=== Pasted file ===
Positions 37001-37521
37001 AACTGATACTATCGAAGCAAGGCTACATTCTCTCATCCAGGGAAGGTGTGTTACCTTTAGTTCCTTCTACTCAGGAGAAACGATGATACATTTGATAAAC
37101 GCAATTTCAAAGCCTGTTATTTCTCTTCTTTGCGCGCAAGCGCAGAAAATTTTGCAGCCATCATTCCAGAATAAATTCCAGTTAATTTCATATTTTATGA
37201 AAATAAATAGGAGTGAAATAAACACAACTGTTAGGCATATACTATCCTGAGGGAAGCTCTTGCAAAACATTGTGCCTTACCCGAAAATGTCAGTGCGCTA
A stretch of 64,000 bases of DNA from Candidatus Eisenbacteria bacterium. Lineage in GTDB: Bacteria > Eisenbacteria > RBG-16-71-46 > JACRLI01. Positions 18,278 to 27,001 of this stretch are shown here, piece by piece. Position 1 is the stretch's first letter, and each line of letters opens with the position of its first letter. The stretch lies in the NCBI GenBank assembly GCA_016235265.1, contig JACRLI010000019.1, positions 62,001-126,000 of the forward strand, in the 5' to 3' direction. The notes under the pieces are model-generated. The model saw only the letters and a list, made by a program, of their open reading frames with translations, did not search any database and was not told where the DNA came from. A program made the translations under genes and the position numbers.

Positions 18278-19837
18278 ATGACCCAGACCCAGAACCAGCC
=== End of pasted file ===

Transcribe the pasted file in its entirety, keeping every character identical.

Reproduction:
Positions 37001-37521
37001 AACTGATACTATCGAAGCAAGGCTACATTCTCTCATCCAGGGAAGGTGTGTTACCTTTAGTTCCTTCTACTCAGGAGAAACGATGATACATTTGATAAAC
37101 GCAATTTCAAAGCCTGTTATTTCTCTTCTTTGCGCGCAAGCGCAGAAAATTTTGCAGCCATCATTCCAGAATAAATTCCAGTTAATTTCATATTTTATGA
37201 AAATAAATAGGAGTGAAATAAACACAACTGTTAGGCATATACTATCCTGAGGGAAGCTCTTGCAAAACATTGTGCCTTACCCGAAAATGTCAGTGCGCTA
A stretch of 64,000 bases of DNA from Candidatus Eisenbacteria bacterium. Lineage in GTDB: Bacteria > Eisenbacteria > RBG-16-71-46 > JACRLI01. Positions 18,278 to 27,001 of this stretch are shown here, piece by piece. Position 1 is the stretch's first letter, and each line of letters opens with the position of its first letter. The stretch lies in the NCBI GenBank assembly GCA_016235265.1, contig JACRLI010000019.1, positions 62,001-126,000 of the forward strand, in the 5' to 3' direction. The notes under the pieces are model-generated. The model saw only the letters and a list, made by a program, of their open reading frames with translations, did not search any database and was not told where the DNA came from. A program made the translations under genes and the position numbers.

Positions 18278-19837
18278 ATGACCCAGACCCAGAACCAGCC